December 2, 2012 |
Despite the increasing number of those who hold other faiths or no faith, Christians still wield substantial influence on our nation's cultural and ethical norms. After all, 73% of Americans still identify as Christian, according to a 2012 Pew Forum Study. So the fact that many churchgoers have changed their views about gay civil rights in recent years is one of the major under-reported reasons why same-sex marriage is now legal in nine states. It is also one of the reasons that the constitutional challenge to Proposition 8, which took away gay Californians' right to marry, may get a hearing in the Supreme Court this term (an announcement is expected on Monday)
September 1, 2013 |
Both Gov. Jerry Brown's ill-considered plan for complying with a court-ordered prison population cap by contracting out for inmate beds, and Senate President Pro Tem Darrell Steinberg's much smarter plan to control the flow of new inmates into prison, are based on the desire to prevent, at almost all costs, the early release of inmates. And that is understandable. California's 33 prisons are overpopulated by about 9,600 felons, according to courts that have ordered the number of inmates to be reduced to 137.5% of design capacity by Dec. 31. The prospect of that many convicted criminals being released onto the streets in a single wave is frightening.
November 3, 2013 |
The day after Halloween, the federal government rolled back food stamp benefits for all 47.6 million people who receive them, officially ending one of the last remaining stimulus efforts left over from President Obama's first months in office - while also making it harder for millions of Americans to get enough to eat. The callousness displayed in cutting vital safety net benefits at a time when millions lack the resources to feed their families adequately...
August 20, 2013 |
For many college students, the semester abroad has become a rite of passage. But while many Americans study abroad for a semester or two, it is a rarity for high schoolers to apply outside the United States for their bachelor's degree. As many California universities hope to attract foreign students, who pay higher tuition, it's worth asking whether the state's students might find some advantages in looking abroad for a university. With rising tuition and dropping acceptance rates at many colleges and universities in the state, it's high time to think outside the quad.
November 4, 2013 |
You've probably seen the images of dolphins caught in abandoned monofilament fishing nets, or of vast areas of plastic trash floating in remote waters of the Pacific, or of sea turtles consuming plastic bags that look remarkably like one of their favorite foods: jellyfish. Or perhaps, after a rainstorm, you've walked on a beach that resembled a landfill. Some 20 million tons of plastic pollution enters the oceans each year, and it's devastating the marine environment. Plastic litter is also costly.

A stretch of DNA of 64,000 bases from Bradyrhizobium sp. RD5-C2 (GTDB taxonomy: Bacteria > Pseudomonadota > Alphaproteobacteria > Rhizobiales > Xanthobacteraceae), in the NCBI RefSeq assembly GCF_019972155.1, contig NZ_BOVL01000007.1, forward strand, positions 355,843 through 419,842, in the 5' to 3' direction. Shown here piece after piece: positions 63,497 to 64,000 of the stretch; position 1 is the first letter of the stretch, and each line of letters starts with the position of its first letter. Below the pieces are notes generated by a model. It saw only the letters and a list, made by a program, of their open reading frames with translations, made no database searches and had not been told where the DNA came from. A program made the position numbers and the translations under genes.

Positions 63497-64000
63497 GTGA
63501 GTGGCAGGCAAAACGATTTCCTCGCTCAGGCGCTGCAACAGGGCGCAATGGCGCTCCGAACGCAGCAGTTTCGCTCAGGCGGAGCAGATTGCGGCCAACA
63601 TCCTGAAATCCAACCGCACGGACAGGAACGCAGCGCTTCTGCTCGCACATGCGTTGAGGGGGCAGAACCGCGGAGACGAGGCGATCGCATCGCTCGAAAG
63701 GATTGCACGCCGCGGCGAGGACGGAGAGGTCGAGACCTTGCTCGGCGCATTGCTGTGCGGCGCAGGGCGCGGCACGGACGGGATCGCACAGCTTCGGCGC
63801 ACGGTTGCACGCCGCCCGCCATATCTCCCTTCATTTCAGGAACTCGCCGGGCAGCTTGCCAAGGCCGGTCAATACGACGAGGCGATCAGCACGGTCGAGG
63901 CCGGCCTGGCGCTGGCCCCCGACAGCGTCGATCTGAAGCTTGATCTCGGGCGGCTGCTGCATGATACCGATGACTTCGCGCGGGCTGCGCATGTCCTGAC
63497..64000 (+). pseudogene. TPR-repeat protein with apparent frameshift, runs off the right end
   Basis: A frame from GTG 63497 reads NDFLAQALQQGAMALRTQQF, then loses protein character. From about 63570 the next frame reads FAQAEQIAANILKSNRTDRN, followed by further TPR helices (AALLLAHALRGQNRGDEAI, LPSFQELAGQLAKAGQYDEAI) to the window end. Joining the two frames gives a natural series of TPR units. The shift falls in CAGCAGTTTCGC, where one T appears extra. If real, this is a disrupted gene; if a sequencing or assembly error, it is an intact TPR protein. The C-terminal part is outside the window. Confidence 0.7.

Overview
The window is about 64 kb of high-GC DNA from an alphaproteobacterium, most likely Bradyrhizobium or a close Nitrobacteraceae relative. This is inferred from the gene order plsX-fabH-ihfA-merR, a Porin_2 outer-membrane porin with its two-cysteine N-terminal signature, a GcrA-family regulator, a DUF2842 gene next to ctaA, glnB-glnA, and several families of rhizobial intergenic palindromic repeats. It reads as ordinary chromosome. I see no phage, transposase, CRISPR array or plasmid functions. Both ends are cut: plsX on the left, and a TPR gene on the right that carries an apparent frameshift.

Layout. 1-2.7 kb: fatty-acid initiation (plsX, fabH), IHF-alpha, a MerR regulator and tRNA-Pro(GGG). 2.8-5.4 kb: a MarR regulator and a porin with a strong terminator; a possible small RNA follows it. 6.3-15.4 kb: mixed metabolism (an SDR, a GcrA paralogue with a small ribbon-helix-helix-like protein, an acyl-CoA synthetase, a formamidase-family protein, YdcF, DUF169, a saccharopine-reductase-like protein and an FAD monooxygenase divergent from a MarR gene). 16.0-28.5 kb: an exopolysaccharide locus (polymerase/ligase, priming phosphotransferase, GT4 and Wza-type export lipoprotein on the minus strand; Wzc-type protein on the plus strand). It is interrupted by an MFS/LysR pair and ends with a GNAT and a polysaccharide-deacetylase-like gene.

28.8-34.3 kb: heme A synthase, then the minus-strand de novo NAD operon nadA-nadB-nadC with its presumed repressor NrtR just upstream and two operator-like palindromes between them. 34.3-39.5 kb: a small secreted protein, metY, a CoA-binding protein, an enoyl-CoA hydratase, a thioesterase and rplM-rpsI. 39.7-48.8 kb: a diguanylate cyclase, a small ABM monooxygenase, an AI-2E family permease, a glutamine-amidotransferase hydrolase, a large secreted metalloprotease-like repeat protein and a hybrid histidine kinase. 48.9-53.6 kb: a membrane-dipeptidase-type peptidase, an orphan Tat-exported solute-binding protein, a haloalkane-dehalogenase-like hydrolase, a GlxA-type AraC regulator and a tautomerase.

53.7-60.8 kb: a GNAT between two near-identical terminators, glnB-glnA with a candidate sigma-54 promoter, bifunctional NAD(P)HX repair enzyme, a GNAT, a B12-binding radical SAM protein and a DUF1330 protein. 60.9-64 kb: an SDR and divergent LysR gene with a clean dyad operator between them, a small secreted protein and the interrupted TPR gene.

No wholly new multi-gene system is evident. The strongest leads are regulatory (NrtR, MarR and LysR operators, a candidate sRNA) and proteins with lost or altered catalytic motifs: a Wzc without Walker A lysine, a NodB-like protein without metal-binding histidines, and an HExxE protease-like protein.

July 28, 2013
If you've ever tried to submit a poem to Opinion, you've probably gotten a reply noting that we simply don't print poetry. We didn't print the poem that came in the shape of the World Trade Center towers after 9/11; we didn't print the poem that came in this month after the Trayvon Martin verdict; and we didn't print any of the hundreds of poems that came in between those events. But we've decided to make a one-time exception. We are inviting Op-Poetry submissions from readers, and on Sunday, Aug. 25, we'll devote a page of our print section to the best of what comes in. And we'll feature more of it on the Opinion website.
April 7, 2013 |
In May 1943, President Franklin Roosevelt met with British Prime Minister Winston Churchill at the White House. It was 17 months after Pearl Harbor and a little more than a year before D-Day. The two Allied leaders reviewed the war effort to date and exchanged thoughts on their plans for the postwar era. At one point in the discussion, FDR offered what he called "the best way to settle the Jewish question. " Vice President Henry Wallace, who noted the conversation in his diary, said Roosevelt spoke approvingly of a plan (recommended by geographer and Johns Hopkins University President Isaiah Bowman)
June 9, 2013 |
As an economist, an immigrant and a scholar of the effects of immigration on the U.S. economy, I find that few pieces of legislation have engaged me more than the proposal for comprehensive immigration reform that the full Senate will take up this week. The most heated debates have been about the path to legal status for those undocumented immigrants who are already in the United States. But this bill does much more than that. It changes the rules regulating the future flow of immigrants and of non-immigrant, temporary foreign workers.